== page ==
Millions Without Power After Russian Airstrikes, Zelenskyy Says

 Millions Without Power After Russian Airstrikes, Zelenskyy Says

VOA News

Ukrainian officials reported fresh missile strikes Thursday in multiple parts of the country, with targets including gas facilities.

The focus of the strikes, by drones as well as missiles, continues to be energy infrastructure, the Ukrainian military said in statement, adding that the attacks stretched from Kyiv to Odesa in the south.

Ukraine says it has shot down two cruise missiles, five air-launched missiles and five Iranian-made Shahed-136 drones, according to Reuters, which said it could not independently verify battlefield reports.

As the first snow fell in Kyiv, officials said utility workers were trying to restore power nationwide after a barrage of Russian airstrikes earlier this week.

About 10 million people were without power, Ukrainian President Volodymyr Zelenskyy said Thursday evening in his nightly video report.

A United Nations agency said it feared a humanitarian crisis this winter if the power outages continued.

Foreign Minister Dmytro Kuleba tweeted Thursday morning that he was speaking by phone with U.S. Secretary of State Antony Blinken as Russia carried out “another massive missile attack on Ukraine.”

Kuleba said he thanked the United States for providing military aid, and he stressed the need for speeding up deliveries of air defense systems.

He cited the success of the National Advanced Surface-to-Air Missile System that Ukrainian forces began using earlier this month. Kuleba also said he is convinced the time has come for Ukraine to receive the more advanced U.S. Patriot air defense system.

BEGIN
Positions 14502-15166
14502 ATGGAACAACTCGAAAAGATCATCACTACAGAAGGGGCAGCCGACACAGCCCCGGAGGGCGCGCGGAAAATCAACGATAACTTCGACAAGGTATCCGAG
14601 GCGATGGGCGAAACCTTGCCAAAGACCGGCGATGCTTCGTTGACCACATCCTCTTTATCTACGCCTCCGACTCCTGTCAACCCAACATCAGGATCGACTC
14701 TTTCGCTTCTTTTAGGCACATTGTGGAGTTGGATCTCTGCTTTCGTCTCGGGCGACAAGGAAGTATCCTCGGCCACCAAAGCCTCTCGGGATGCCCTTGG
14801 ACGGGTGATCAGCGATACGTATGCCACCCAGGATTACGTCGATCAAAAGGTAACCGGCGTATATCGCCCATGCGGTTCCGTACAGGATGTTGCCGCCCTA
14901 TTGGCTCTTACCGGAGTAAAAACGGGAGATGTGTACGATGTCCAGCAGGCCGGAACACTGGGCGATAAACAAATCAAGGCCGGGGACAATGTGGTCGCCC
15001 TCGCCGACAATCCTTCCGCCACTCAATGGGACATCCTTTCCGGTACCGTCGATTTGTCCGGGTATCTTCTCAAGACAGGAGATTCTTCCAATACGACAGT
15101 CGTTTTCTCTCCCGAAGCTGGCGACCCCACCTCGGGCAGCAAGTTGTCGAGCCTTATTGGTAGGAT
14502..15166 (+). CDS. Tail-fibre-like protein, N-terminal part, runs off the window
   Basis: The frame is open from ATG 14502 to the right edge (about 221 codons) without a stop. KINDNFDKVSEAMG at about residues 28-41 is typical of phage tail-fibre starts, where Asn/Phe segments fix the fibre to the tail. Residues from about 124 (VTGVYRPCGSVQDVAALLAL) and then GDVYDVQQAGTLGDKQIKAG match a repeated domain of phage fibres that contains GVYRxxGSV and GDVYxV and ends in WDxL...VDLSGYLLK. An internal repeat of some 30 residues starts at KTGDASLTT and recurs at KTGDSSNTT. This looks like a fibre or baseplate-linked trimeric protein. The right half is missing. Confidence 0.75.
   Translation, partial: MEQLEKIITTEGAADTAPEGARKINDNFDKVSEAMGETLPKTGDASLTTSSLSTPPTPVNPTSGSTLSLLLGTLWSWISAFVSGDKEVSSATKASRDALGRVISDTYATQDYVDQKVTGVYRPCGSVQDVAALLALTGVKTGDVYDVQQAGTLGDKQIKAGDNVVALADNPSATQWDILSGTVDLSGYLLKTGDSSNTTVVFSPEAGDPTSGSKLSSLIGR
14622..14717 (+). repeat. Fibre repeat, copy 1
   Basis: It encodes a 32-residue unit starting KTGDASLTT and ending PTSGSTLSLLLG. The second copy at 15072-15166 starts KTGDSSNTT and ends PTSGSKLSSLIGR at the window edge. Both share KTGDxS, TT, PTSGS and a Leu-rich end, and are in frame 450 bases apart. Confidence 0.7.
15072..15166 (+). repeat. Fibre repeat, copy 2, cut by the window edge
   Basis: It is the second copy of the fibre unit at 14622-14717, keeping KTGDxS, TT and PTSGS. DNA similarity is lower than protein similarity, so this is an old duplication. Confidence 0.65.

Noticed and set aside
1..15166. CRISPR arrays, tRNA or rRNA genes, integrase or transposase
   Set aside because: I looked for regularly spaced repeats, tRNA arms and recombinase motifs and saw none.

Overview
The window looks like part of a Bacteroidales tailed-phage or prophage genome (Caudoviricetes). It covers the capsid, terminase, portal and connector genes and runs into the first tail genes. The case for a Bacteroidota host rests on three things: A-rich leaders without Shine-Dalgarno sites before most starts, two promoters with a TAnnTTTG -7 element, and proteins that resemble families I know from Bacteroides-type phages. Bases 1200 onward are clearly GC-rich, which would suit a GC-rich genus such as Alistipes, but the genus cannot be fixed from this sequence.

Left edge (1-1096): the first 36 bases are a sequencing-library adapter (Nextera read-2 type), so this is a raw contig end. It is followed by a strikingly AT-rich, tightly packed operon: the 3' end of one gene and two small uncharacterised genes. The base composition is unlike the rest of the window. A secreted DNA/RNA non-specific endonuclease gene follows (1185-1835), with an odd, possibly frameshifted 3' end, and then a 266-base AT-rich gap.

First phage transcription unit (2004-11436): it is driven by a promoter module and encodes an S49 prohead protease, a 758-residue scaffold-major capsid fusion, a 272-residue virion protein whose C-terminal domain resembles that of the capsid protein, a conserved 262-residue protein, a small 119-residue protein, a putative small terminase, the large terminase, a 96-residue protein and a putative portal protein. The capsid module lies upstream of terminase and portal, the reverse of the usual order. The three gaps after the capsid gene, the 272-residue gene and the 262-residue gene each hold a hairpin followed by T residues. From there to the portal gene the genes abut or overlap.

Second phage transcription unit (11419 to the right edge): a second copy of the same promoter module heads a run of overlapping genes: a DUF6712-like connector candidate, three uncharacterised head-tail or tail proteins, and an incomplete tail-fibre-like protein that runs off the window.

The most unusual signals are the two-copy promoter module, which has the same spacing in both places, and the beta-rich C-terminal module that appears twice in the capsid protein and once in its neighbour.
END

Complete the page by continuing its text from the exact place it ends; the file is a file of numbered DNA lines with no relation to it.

In the Donetsk region in eastern Ukraine, Russia was using troops pulled from Kherson to unleash heavy fighting. The Ukrainian military said Russian forces fired artillery on the towns of Bakhmut and nearby Soledar, among others.

They were also shelling Balakliya in the Kharkiv region and Nikopol, a city on the opposite bank of the Kakhovka reservoir from the Zaporizhzhia nuclear power station, the statement said. Reuters could not independently verify the battlefield reports.

Also in the Zaporizhzhia area, a Russian strike hit a residential building, killing at least seven people overnight. Rescuers combed the rubble Thursday, searching for any other victims, according to The Associated Press.

In Luch, a village that sits on the border between the Mykolaiv and Kherson regions, the effects of Russian shelling foretell the damage other cities, towns and villages are suffering.

Before Feb. 24, about 1,000 people lived in the village. Now there are only 38.

Luch has been shelled from the side of the Russian-occupied Kherson region almost every day since the start of the war. Today, no buildings remain intact in the village.

“It’s tough. We are constantly hiding; we can’t figure out what side the missiles are coming from,” said Galyna, a resident of the village. “We had such a lovely village, and now there’s nothing left. Everything is in ruins.”

Yelyzaveta Krotyk contributed to this report. Some information for this report came from Agence France-Presse, Reuters and The Associated Press.

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